Probate Law

Probate is, simply put, the legal process that determines how assets and property are divided after someone dies. In cases where someone has made a good effort at estate planning or provided a will, probate is a fairly simple affair. If, however, the will is contested or there is no will or estate planning, probate can be a complex and complicated process that can even be an expensive proposition.

So what happens during probate? How does it work? Let's take a look.

Authenticating a Last Will & Testament

If the deceased has put forth a good effort at estate planning, this can be a simple process. Usually the person who has the will has to file it with a probate court as soon as possible. After that, a judge will confirm that the will is valid, usually during a court hearing. During the hearing, the possibility of objection to the current will may arise; maybe there's an issue with how it's written or because a more recent will could be provided.

Choosing an Estate Executor

The judge then chooses someone to administer the estate. They basically oversee the probate process. In the event that a will is present, it will usually nominate the executor. Note that the individual may decline the responsibility and cause the court to choose someone else.  If there is no will, usually a family member will petition the court to be appointed as the administrator.

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Determining All Assets

The next step in the probate process is making a total of all the deceased's assets, both inside and outside of the estate. In addition, any creditors that the deceased has outstanding debts with may be able to make a claim on the assets or estate of the deceased. Once this is done, the executor will usually determine if it is valid and pay the required amounts.  The executor will also usually file final tax returns.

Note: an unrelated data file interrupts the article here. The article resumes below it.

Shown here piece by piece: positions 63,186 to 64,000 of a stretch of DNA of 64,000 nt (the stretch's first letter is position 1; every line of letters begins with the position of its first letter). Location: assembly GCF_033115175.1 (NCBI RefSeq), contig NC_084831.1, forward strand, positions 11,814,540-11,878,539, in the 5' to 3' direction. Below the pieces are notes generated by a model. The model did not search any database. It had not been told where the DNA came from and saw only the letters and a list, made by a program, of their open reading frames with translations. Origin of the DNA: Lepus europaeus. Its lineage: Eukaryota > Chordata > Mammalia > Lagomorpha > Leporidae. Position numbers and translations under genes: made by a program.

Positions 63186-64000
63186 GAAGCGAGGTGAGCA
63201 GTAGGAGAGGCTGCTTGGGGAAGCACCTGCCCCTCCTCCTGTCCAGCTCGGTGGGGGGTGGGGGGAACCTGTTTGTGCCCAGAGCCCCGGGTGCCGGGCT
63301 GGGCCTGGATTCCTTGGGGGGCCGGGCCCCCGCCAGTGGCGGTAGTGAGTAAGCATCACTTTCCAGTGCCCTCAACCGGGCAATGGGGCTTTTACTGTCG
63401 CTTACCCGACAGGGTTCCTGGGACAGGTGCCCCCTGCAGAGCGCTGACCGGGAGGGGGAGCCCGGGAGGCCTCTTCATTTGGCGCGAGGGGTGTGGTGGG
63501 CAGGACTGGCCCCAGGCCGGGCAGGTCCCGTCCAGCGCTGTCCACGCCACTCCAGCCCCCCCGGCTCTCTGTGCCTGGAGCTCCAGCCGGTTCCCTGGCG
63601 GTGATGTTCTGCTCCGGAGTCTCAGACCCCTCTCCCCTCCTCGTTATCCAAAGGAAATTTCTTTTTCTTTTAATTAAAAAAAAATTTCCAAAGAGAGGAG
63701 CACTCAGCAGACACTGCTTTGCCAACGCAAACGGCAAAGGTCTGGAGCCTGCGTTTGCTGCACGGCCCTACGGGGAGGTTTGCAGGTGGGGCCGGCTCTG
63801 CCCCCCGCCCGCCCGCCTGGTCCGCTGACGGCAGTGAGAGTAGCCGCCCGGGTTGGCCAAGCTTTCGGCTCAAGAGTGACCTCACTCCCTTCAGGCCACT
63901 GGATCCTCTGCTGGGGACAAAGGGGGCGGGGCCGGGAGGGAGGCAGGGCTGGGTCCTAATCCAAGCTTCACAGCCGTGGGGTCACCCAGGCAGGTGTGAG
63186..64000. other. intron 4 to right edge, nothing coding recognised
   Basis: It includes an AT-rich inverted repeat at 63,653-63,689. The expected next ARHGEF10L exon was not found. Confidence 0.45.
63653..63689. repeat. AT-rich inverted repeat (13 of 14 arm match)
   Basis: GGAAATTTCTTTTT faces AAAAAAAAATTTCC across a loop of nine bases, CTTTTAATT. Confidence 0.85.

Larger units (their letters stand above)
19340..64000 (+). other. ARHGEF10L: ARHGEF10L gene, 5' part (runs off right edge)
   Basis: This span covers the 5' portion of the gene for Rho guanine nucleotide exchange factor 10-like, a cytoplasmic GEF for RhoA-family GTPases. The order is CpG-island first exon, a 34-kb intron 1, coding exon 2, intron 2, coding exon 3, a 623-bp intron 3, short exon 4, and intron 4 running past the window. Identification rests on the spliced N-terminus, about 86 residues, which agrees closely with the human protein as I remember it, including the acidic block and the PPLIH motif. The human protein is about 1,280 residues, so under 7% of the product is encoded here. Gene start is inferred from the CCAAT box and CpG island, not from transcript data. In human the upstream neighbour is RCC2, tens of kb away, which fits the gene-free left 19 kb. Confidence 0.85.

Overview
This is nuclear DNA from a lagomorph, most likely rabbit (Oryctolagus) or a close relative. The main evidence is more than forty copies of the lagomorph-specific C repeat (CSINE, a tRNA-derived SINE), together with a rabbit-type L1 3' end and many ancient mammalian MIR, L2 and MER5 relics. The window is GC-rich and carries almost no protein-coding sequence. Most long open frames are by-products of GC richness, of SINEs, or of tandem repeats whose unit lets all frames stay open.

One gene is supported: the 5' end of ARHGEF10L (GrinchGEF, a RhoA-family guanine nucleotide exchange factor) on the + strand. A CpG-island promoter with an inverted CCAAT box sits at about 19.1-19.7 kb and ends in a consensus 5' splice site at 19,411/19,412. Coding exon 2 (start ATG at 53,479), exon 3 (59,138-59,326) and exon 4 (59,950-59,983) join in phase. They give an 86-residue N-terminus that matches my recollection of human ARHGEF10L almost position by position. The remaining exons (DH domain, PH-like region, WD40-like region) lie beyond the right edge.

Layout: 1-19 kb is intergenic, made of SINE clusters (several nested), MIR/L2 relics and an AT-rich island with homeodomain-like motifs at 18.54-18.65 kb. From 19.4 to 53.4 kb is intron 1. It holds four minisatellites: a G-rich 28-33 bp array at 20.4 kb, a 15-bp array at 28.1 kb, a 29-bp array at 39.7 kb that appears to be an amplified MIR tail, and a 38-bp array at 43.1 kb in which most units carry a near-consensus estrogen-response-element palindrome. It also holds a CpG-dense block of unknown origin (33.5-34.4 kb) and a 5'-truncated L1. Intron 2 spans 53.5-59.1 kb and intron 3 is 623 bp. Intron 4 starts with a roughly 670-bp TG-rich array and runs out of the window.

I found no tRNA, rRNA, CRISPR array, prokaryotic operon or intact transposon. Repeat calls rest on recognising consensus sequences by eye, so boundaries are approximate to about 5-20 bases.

Identifying Heirs and Other Relatives

The probate court and executor then seek out all possible heirs and other concerned parties, both those listed by the will and those who have not been included.

Distributing the Assets

At this point, the final step is to distribute the assets and the estate of the deceased among the relevant parties. In cases where there is no will and the probate process is administered entirely by the court, this can be a time-consuming and very public process.

Pros and Cons

Many people try to avoid the probate process because of the amount of time it takes. In addition, probate court records are a matter of public record; people with concerns about privacy may take issue with this. But in some cases, probate can be a good thing, especially if there’s any kind of contest in regards to the division or assets.

What should you do during probate?

If you’re worried about the fair and equitable division of assets, you need to talk to an experienced attorney who knows quite a bit about probate and estate planning. Call me today to learn more about the probate process and how you may be able to avoid it or make it as painless as possible.

Bowling Green, Kentucky Probate Attorney

If you’re worried or intimidated by the probate process, you shouldn’t be. It’s a fairly common way of dividing assets after someone dies. That said, it can be a complex and time-consuming set of events. Like all legal matters, it makes sense to have an advocate in your corner. Call me today to learn how I can help you through the probate process with the minimum amount of headache.